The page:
Diligent MBA students mine their schools’ alumni databases for possible internships and jobs. The value of networking and information gathering is a given. I’m sure they frequently contact alumni from investment banks, management consultancies and Fortune 500 companies, but as the owner of a retail bakery in Pittsburgh, I am blissfully unencumbered by such requests. So, when a Harvard Business School student contacted me seeking advice on opening a bakery in Boston, I made myself available and was quite curious to see how she thought I might be of help.
It’s a running joke that all MBA students are taught to “think in threes,” so I smiled to myself when she told me she had three questions. Her first inquiry involved staffing: where do we recruit people with baking expertise, what type of experience do we look for, and what skill sets do we need? Next, she wanted to know about site selection. What do we consider in deciding where to locate a new bakery? Last, she was concerned about intellectual property. Specifically, how do we prevent an employee from stealing our sacred recipes?
All were good questions. These are indeed concerns of any bakery or any business. They are exactly the type of questions I would have asked at her stage in life. And I would have been proud of myself for thinking so “practically” while in an academic environment where so much emphasis is placed on “running the numbers” at one extreme and “strategic thinking” at the other without a lot of connection to what actually transpires in real life.
But I met her practical questions with even more practical answers, which I fear may have burst her bubble. The reality is that the days of quality trade schools and apprenticeships are long gone, and there is no reliable source of employees.
With site selection, you need to factor in the obvious such as customer travel patterns and parking, but it’s still a bit of a crapshoot. The city or a developer can turn your location into a construction zone for years on end. A major employer can move away, taking customers with them. Or you could hit the jackpot and find yourself on the ground floor of a blossoming community with cheap rent in exchange for attracting other tenants. I suggested she try testing various locations with a food truck and told her it wouldn’t surprise me at all to hear she’d ended up with a food truck business instead of a bakery.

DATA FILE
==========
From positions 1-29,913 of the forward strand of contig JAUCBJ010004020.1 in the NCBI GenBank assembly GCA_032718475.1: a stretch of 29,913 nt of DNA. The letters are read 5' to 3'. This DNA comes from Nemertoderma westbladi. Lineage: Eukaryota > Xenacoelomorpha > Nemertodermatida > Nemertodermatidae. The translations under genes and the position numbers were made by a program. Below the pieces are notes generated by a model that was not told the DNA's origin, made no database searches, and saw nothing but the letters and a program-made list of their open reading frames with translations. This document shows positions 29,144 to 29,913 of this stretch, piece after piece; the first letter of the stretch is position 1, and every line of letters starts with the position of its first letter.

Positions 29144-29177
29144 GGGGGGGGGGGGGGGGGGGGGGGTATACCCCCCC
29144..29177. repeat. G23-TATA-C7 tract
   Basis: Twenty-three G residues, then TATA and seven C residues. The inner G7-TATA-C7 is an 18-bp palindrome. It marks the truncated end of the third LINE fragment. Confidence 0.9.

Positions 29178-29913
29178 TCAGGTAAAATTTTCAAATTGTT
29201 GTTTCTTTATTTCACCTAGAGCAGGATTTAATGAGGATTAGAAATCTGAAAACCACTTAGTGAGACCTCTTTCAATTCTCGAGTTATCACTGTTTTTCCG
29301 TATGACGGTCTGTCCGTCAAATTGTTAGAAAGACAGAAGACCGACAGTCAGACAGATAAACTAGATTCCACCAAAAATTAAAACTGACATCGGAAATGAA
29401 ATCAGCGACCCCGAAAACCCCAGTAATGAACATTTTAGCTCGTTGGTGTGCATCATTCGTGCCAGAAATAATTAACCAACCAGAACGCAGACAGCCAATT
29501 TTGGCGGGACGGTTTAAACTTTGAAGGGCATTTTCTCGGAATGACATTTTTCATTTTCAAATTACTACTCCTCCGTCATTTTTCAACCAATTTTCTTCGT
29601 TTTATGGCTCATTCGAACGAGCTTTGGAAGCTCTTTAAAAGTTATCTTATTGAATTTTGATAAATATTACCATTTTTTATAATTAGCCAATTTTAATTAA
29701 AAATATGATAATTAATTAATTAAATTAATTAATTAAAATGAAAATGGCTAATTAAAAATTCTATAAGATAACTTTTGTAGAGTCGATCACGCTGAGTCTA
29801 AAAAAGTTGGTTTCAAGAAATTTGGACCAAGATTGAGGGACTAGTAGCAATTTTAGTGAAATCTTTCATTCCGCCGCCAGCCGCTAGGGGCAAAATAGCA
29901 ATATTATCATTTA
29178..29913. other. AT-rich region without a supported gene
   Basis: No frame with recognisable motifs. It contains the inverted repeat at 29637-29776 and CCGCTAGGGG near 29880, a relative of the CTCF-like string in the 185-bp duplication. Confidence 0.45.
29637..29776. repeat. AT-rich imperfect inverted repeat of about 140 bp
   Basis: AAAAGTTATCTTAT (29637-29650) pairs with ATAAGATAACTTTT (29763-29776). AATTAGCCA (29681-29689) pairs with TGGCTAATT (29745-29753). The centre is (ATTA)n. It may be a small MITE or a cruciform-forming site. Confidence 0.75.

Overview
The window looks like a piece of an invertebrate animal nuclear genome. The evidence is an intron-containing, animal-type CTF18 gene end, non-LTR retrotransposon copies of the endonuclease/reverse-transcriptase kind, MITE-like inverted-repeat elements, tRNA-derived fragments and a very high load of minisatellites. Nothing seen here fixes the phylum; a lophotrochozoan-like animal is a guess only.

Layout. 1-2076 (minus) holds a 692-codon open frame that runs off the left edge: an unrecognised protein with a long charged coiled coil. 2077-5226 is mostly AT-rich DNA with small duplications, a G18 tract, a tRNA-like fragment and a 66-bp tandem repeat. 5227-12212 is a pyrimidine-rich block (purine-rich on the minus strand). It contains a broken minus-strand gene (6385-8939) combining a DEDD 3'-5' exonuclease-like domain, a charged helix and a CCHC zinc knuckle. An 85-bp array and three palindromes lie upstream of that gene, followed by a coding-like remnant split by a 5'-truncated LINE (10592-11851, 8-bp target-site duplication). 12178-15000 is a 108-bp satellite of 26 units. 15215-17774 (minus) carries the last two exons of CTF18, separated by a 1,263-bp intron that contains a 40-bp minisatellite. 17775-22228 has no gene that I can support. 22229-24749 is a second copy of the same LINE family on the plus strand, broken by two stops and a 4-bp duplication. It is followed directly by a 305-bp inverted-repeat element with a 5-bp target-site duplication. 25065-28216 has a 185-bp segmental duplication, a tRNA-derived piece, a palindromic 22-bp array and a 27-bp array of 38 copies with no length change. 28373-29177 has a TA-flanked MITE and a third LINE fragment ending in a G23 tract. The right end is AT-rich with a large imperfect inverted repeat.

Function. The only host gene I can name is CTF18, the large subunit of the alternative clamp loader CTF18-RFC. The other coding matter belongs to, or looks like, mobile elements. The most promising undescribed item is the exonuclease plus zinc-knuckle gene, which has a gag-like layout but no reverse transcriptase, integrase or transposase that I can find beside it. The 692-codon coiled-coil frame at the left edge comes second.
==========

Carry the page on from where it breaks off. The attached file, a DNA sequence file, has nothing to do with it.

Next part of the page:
And honestly, what can a business owner do to stop anyone from stealing a recipe? You can keep your master recipe file under lock and key. You can have different employees work on various parts of a process so no one knows the whole recipe. You can premix parts of the recipe, preferably offsite, so the folks using the mix don’t know exactly what’s in it. But the reality is your most trusted employees who have been there longest will know. And even if you have them sign an agreement (and we have often done so), is it practical to think that the time and money spent enforcing it will ever end to your advantage?
In reflecting on our conversation, I concluded that despite their academic nature, “big thoughts” are still relevant to small businesses. Even if one is powerless to change the education system’s ability to prepare workers, or influence city repair schedules, or enforce a non-disclosure agreement, it doesn’t mean those issues aren’t worth considering. A successful small businessperson can ponder such questions, recognize the real world constraints, and then proceed with one eye on the big picture and the other on the challenge at hand. It’s the mental equivalent of bifocals— all the better to see the world more clearly.